Following our previous post about reading and religion, here is a reader’s encounter in the 1950s with the ‘Christian fantasy’ novels of Charles Williams.
One of our readers, Madeleine Doherty, recalled the novels of Charles Williams (1886-1945) in her interview. They made a tremendous impression on the young Madeleine but she found it hard to describe them or to account for their impact.
Charles Williams is perhaps best remembered now as one of the Inklings, the Oxford literary group which included J R R Tolkien and C S Lewis, with both of whom he has been compared. ‘What I owe to them all is incalculable,’ said Lewis. ‘Is there any pleasure on earth as great as a circle of Christian friends by a good fire?’
Williams was employed first as a proof-reader, then as an editor, at the Oxford University Press. He had been denied a university education (and therefore career) by his family’s financial difficulties, but was scholarly and in demand as a public speaker. He produced seven novels, as well as poetry, plays, theology, biography, literary criticism and reviews. His novels are strong stuff, featuring for example:
- the discovery of the Holy Grail, which is then stolen by a black magician to aid his evil plans (War in Heaven, 1930)
- the original and powerful deck of Tarot cards (The Greater Trumps, 1932)
- succubi and doppelgangers (Descent into Hell, 1937)
- a necromancer and ghosts (All Hallows’ Eve, 1945).
But the novels are not straightforward fantasy or horror. Instead of Narnia or Middle Earth, they are set in the Britain Williams knew, which has the effect of emphasising the stranger elements. More importantly, Williams used them as an instrument for examining the complex philosophical and religious ideas which gripped him. He saw, for example, no difference between the natural and the supernatural and thought it required only extra awareness to experience the supernatural. This review of The Place of the Lion (1931) from the Yorkshire Post of 23 September, 1931 sums it up well:
… one of the most remarkable [novels] I have read for a long time. Ecstasy and demonic power run through it like tongues of fire; the princes of heaven are abroad in the world and through the terrors of an earthly cataclysm we see ‘the kingdom and the power and the glory.’ And yet the apocalyptic vision is convincingly related to mundane cares.
Madeleine Doherty came across the novels through the church she went to in the 1950s, when she was in her late teens.
We had a curate at church who introduced me to some books that I have never yet found since, and they were not religious ones. They were … not spiritualist either, what’s the word I’m looking for? Word’s gone out of my mind, I can’t remember what I want to say. … Not science, oh what’s the word? Well they were fantasy in a way but that is not the word I would use to describe them. Oh dear, I can’t think of the word I want. …
It’s not magic either, it’s like magic but I don’t mean magic, I just can’t think of the word to describe, a bit Dracula type things … I suppose so they were weird, they were weird. Sometimes I used to frighten myself.
Madeleine was fascinated.
I think basically they were unpleasant things but once I started reading I was hooked, I’d take one back and bring another home … I would bring one and I would stay up, I can remember one night I woke. I was reading in bed and there was this spider and I’m terrified of spiders. I had been so absorbed reading this book, it was probably two in the morning or whatever and I thought, ‘I’ll have to stop, shut me book, there’s a spider hanging straight in front of me.’ It absolutely terrified me. I just couldn’t put them down.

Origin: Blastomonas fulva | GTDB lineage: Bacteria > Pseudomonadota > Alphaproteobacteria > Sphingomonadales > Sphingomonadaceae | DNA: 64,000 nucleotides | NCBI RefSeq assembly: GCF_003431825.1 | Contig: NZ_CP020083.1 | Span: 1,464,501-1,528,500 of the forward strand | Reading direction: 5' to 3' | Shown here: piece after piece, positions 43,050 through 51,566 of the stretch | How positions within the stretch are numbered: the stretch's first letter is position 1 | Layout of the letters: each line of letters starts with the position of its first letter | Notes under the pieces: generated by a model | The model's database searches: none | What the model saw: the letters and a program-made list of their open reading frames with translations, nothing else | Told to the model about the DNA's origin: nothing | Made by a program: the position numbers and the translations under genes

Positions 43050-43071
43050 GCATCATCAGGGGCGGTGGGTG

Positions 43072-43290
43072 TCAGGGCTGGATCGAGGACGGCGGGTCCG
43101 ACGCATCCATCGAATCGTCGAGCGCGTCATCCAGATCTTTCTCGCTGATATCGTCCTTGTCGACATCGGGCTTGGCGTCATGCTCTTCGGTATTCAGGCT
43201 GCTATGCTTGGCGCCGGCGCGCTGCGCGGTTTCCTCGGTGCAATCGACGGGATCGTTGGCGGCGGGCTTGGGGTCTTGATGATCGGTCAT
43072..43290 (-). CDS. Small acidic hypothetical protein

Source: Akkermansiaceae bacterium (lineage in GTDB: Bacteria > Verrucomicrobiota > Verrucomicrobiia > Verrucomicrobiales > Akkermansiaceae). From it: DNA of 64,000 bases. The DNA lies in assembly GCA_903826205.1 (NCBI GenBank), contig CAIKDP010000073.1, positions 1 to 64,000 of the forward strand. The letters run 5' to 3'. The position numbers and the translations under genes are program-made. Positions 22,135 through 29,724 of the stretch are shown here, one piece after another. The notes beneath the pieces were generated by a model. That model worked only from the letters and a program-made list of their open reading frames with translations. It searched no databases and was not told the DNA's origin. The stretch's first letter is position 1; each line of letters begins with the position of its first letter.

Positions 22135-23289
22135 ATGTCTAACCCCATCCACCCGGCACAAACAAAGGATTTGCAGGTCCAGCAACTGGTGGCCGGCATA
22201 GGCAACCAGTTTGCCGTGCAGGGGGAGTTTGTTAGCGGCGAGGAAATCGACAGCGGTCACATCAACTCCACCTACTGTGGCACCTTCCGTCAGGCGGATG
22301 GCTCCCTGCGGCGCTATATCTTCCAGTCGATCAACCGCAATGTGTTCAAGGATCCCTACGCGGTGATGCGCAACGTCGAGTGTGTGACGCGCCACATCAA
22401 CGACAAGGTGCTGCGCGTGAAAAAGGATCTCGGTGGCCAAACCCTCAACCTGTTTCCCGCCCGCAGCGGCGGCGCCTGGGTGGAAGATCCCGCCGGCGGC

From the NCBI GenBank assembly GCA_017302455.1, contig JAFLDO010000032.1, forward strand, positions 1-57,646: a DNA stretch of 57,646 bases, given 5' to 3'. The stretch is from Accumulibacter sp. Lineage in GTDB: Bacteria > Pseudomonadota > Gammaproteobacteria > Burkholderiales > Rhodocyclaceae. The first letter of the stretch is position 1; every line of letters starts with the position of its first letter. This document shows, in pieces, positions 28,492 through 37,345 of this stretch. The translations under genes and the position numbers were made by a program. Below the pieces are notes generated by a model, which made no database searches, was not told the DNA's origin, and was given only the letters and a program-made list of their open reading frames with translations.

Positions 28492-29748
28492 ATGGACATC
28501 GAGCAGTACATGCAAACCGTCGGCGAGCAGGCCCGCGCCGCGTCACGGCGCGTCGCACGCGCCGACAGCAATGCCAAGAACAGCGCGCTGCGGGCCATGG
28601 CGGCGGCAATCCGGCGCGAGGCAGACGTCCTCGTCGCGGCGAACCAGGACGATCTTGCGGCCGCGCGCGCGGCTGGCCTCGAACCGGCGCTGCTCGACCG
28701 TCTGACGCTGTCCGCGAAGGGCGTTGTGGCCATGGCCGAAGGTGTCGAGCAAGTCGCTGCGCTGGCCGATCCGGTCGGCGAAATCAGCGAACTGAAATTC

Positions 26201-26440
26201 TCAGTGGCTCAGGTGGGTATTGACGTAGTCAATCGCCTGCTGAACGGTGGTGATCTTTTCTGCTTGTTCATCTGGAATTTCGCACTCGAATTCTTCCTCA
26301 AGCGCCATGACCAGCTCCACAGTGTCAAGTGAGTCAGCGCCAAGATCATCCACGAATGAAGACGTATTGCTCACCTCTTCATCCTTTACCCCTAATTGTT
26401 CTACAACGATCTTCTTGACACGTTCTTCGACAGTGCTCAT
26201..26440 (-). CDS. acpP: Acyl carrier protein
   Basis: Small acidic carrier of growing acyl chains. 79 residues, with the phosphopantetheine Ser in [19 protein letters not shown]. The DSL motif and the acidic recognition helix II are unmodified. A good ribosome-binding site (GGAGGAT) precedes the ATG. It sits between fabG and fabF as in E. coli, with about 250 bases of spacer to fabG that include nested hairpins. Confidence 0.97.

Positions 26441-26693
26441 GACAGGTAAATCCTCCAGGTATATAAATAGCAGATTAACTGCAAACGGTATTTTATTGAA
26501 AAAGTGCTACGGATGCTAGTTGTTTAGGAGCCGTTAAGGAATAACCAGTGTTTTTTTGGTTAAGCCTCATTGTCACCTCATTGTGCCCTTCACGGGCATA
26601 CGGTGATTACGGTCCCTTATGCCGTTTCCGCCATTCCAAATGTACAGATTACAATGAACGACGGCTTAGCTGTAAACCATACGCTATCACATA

She found it hard to describe what happened in the novels, although she remembered typical features like spirits, talismans and struggles between good and evil.
I just can’t even relate one of the stories really at all. All I know is that I was absolutely hooked on those books. So how old would I be? 17 or 18, something like that. I just read them one after the other. I probably had one a week, something like that. I don’t know how many he wrote. You know, they’d have ghostly things in or they’d go to castles or houses and … I think there was a religious theme in it as well, kind of thing, in the background probably.
Williams’ novels[i] were never particularly popular, and there was of course criticism (J B Priestley, for example, described one novel as ‘painfully incredible’). But his adherents were warm in their praise. For C S Lewis, Williams showed the ‘everyday world … invaded by the marvellous’. T S Eliot, whose firm published one of his novels, said that there were:
…no novels anywhere quite like them … [Williams] makes our everyday world much more exciting because of the supernatural which he finds always active in it. … and seeing all persons and all events in the light of the divine, he shows us a significance, in human beings, human emotions, human events, to which we had been blind.
After Williams’ novels, it happened that Madeleine’s habits changed:
… after that I don’t think I read so much really. I think I seem to have, after I had been, started me teaching, me books sort of more or less went out the window. I didn’t sort of have time I suppose, to sit and read as much.
She was training as a teacher, and then she married and had a family. She had less time or energy to read. Perhaps this is one reason the extraordinary Charles Williams remains so vivid for Madeleine. He was the author she read at the time she left her girlhood for the world of adults.
This post is for Thecla Wilkinson (1956-2016) who sometimes wrote for Reading Sheffield. She enjoyed Charles Williams’ novels and had planned to write about them for us.